The pop poster art of Kii Arens

A friend of Boing Boing introduced me to the work of artist Kii Arens this weekend. We visited his studio for a karaoke party. It was great. I love his work. You can buy it in reasonably affordable poster form, through his website: lalalandposters.com. I would like one of everything, please. Kii is on Twitter and Facebook. (Thanks, Alex!)

Read the rest

Hollywood gets science wrong — and that's okay

A gap separates people who do science and the people who make science fiction, but that's no problem, thanks to the people who bridge the two.

BargainBinBlasphemy: a tumblog of greatness

At "BargainBinBlasphemy," vinyl album covers of pop-rock icons are upgraded into Black Metal.

The dangers of being a 19th-century x-ray fiend

How a 19th-century fascination with x-rays turned deadly.

IT Crowd Rap, by Superpowerless (music video)

[Video Link]

A parody of the theme song from The IT Crowd (a fantastic Channel 4 TV series which you can buy here). "This is a collaboration between Superpowerless, Sparkles* (From Area 11), MC Wreckshin, B-TYPE and Happi."

(thanks, Tara McGinley!) Read the rest

Paris struck by le Food Truck

A style piece in the New York Times about a trans-Atlantic trend: "Artisanal food trucks have been making inroads in Paris, adding a new twist in culinary culture to a city where diners rarely eat on the go, much less with their hands." Read the rest

Like “Kardashians,” but dumber: Gay-hating Evangelical gun nut ‘reality’ TV

Richard Metzger at Dangerous Minds introduces us to Call of the Giles, which he describes as a "gun-totin’, Bible-quotin’, homo-hatin’, and obviously over-compensating for sumpthin’ macho, macho man douchebag Doug Giles and his “kickass” Christian family’s low-brow version of Keeping Up With the Kardashians." Read the rest

Gothurday

REUTERS/Thomas Peter

Revellers attend the Wave and Goth festival in Leipzig, on May 25, 2012. The annual festival, known in Germany as Wave-Gotik Treffen, features up to 150 bands and musicians playing Gothic rock and other styles of the "dark wave" music subculture attracting a regular audience of up to 20000, according to organizers. The festival runs through May 28. Read the rest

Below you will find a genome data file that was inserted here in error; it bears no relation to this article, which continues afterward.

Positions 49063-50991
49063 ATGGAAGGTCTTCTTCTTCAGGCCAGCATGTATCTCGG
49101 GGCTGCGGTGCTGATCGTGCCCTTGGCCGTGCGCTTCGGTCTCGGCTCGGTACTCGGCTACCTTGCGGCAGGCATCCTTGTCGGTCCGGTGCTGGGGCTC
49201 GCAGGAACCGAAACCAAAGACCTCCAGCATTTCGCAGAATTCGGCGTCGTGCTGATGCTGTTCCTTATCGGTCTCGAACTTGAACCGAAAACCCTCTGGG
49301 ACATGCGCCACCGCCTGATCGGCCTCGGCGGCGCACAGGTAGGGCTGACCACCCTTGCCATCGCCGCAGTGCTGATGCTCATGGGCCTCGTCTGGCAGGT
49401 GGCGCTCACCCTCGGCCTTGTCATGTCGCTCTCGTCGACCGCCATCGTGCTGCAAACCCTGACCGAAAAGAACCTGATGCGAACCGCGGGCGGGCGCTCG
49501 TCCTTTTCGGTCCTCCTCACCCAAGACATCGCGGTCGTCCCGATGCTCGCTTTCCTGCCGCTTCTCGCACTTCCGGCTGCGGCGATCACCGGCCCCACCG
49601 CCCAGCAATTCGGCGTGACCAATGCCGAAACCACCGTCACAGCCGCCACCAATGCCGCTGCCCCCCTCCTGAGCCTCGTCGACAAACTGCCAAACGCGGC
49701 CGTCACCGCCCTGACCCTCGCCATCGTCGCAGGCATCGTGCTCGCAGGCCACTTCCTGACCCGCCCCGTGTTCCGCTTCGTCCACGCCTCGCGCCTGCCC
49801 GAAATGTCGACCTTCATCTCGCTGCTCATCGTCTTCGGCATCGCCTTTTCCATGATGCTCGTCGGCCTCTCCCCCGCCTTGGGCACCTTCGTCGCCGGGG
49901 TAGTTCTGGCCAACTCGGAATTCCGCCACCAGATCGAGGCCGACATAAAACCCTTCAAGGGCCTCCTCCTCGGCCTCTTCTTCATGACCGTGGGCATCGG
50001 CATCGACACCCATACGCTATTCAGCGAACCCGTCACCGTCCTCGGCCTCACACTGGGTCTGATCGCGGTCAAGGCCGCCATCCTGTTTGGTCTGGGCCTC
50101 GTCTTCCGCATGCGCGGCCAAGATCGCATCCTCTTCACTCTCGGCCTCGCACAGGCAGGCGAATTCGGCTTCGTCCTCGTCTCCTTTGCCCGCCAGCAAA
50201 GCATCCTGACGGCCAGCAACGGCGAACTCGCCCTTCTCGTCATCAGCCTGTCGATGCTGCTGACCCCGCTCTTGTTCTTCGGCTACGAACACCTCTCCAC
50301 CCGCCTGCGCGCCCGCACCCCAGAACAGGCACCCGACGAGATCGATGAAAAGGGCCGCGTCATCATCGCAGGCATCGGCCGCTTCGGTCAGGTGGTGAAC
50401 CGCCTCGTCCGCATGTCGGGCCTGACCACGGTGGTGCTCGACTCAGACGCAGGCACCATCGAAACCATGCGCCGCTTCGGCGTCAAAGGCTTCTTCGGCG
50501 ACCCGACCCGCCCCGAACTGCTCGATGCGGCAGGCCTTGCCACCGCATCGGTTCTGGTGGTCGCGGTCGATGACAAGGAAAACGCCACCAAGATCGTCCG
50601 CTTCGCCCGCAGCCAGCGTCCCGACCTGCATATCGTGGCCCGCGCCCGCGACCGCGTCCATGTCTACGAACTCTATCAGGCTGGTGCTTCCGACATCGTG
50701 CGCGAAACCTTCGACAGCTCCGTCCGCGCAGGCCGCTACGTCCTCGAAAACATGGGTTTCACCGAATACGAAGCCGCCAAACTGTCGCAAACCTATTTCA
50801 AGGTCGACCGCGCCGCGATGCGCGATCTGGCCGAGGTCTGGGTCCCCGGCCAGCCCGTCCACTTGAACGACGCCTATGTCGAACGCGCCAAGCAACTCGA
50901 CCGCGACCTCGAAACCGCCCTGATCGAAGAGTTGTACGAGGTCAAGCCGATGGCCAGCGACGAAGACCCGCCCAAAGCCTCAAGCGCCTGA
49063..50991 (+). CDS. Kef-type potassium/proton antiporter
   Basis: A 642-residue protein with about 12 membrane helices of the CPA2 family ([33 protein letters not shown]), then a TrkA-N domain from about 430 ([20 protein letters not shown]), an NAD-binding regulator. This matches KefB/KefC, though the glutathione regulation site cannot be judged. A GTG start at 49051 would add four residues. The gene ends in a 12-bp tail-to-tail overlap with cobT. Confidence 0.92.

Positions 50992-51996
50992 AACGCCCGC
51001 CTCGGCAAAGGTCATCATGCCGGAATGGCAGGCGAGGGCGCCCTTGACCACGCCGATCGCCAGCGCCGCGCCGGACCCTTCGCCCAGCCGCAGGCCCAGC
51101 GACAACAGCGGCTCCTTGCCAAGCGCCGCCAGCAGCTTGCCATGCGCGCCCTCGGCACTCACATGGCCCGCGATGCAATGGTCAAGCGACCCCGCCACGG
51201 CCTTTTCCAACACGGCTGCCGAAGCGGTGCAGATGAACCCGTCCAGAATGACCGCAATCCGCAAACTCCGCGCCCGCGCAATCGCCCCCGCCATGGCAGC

Lady Gaga, Queen of Demon

Muslim women hold posters during a protest objecting to U.S. singer Lady Gaga's Indonesian concert, at Jakarta's business district May 24, 2012. Pop star Lady Gaga has been refused a permit to perform in the Indonesian capital on June 3 over security concerns, police said last week. Three Islamic groups have expressed their opposition to the concert, demanding it be stopped, national police spokesman Saud Usman Nasution said by telephone. More on the controversy: WSJ, AFP, Washington Post, NYT, AP, Jakarta Post. (REUTERS/Supri) Read the rest

Japanese "Lolita fashion" anime subculture in Mexico

REUTERS/Daniel Becerrill

Above, Alin Nava (C) stands in a checkout line at a supermarket in Monterrey April 5, 2012. Nava, 25, is dressed in the so-called "Lolita" fashion style (ロリータ・ファッション Rorīta fasshon), a fashion subculture from Japan influenced by clothing from the Victorian or Rococo eras. The basic style consists of a blouse, petticoat, bloomers, bell-shaped skirt and knee-high socks. Nava is the co-founder of the "Lolitas Paradise" club in Monterrey and for members of the club, the Lolita style is not only a fashion statement but also a way to express their loyalty, friendship, tolerance and unity.